Being at your best in a multi-generational workforce: how do recognition, work-life balance and flexibility co-exist?

 Recently, CASACOM helped organize the third annual PR Boot Camp for mid-level consultants with the Canadian Council of PR Firms and CPRS National.

The afternoon keynote speaker, Dr. Karyn Gordon, engaged the mostly Gen Y audience in a fun, interactive dialogue to understand the cultural DNA of different generations, with the goal of finding better ways to communicate and connect.  As the resident relationship expert for CityLine and Chatelaine Magazine, Dr. Karyn (@drkaryngordon) specializes in Generation Y and works with organizations in the US and Canada to enhance multi-generational workplaces.

While not a ‘new’ topic, this discussion is always relevant because it gives us fresh opportunities to improve communications. According to Dr. Karyn, each generation has different cultural DNA:

  • Boomers (age 49-67):  the most hard working and dedicated generation, which practically invented the 60-hour workweek. Part of the post-war baby boom, they grew up in a highly competitive world. They value recognition.
  • Generation X (age 33-48):  having grown up during two recessions, AIDS and rising divorce rates, Gen Xers learned independence at a young age.  Like boomers, they are hard workers, but have seen the impact of hard times. They value work-life balance.
  • Generation Y (age 13-32): With hardworking boomer parents, Gen Y has never been allowed to fail, thanks to overindulgence at home and school. With 75% of moms working, this generation is the ‘buy now, pay later’ group. They need to learn financial literacy, and often struggle with anxiety at epidemic rates.  They value flexibility.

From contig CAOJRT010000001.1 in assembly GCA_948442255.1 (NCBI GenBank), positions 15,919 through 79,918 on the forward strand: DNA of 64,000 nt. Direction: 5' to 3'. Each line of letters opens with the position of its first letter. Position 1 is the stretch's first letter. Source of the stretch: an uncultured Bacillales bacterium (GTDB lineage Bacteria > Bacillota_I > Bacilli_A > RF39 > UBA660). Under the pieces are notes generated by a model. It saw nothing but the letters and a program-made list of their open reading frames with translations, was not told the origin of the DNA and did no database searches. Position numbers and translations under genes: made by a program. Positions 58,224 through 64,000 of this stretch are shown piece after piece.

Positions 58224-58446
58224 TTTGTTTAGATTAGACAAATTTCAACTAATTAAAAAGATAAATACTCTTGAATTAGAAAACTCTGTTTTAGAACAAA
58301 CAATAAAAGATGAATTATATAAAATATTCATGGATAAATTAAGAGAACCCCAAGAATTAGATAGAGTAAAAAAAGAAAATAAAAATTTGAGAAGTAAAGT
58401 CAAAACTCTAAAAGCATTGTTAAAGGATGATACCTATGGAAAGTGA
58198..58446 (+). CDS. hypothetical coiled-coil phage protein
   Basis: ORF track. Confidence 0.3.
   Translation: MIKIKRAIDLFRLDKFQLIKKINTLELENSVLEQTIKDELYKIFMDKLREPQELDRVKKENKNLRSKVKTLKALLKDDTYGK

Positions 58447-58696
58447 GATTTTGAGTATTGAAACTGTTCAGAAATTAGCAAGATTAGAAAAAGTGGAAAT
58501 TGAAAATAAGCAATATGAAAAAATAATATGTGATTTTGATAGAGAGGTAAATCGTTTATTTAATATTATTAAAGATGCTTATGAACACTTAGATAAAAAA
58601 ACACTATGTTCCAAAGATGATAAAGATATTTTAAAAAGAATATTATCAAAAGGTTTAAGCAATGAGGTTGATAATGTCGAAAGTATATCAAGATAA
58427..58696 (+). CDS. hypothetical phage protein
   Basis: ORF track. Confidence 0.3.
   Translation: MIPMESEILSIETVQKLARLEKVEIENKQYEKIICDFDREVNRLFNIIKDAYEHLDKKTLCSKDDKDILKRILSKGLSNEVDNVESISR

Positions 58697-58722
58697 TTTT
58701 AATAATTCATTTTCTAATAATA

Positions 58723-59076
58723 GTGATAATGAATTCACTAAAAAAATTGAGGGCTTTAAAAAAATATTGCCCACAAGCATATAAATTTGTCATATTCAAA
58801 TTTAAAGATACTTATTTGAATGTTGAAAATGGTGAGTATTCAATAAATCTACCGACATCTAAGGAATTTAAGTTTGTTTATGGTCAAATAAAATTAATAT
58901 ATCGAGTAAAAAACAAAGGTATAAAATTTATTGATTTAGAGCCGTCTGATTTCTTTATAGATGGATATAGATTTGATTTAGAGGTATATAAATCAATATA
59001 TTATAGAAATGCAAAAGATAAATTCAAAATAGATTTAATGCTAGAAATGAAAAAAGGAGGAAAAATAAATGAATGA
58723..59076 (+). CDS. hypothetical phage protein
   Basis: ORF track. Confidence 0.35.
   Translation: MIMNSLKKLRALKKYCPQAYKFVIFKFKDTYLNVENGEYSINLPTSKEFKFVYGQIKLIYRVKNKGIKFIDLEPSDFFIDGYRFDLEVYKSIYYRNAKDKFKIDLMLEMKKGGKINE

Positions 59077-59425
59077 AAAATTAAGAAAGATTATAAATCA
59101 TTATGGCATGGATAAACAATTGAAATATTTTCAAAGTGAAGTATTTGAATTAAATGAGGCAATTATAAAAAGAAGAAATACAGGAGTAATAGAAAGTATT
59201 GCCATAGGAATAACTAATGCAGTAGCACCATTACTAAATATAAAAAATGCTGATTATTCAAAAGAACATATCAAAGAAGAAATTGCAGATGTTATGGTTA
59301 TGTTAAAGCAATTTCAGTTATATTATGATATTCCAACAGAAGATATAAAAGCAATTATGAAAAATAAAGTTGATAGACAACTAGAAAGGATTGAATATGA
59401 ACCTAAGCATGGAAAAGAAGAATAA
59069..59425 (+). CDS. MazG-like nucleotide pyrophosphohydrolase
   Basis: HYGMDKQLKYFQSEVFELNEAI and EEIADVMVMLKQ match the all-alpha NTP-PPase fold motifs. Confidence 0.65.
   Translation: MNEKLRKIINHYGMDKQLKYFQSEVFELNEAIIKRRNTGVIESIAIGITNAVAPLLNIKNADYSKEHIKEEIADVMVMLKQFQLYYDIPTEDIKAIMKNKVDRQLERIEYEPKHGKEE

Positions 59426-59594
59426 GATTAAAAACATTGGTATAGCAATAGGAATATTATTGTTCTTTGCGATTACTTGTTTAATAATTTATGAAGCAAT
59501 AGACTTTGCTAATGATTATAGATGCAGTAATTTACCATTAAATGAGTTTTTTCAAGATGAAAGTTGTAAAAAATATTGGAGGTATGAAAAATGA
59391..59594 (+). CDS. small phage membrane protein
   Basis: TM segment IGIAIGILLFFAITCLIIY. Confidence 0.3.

According to Dr. Karyn, the most frustration at work occurs between Generations X and Y. Generation Y can be challenged with emotion management, fear of failure (since many haven’t experienced it) and lack of control over the future. She says that Generation Y has not yet learned the resilience and independence of Generation X, and must develop emotional intelligence to be successful. 

 There were three key takeaways for everyone:  

1-     Take time to understand the context and perceptions of each generation.  Don’t blame or point the finger.

2-     Define what the word ‘respect’ — perhaps more importantly, the word ‘disrespect’ — means in a work environment. Discuss what behaviours are expected by peers and managers (eg punctuality, being asked, not told, etc).

3-     Speak up, if you have questions about expectations at work. Seek to be understood.  Don’t make assumptions.

 With millions of people planning to retire in the near future, tectonic shifts are about to take place in our workplaces.  Having an understanding of different generations can help all of us be at our best. Do you agree with Dr. Karyn’s views? What would you do to start this dialogue at work?

Carolyn Ray About the author
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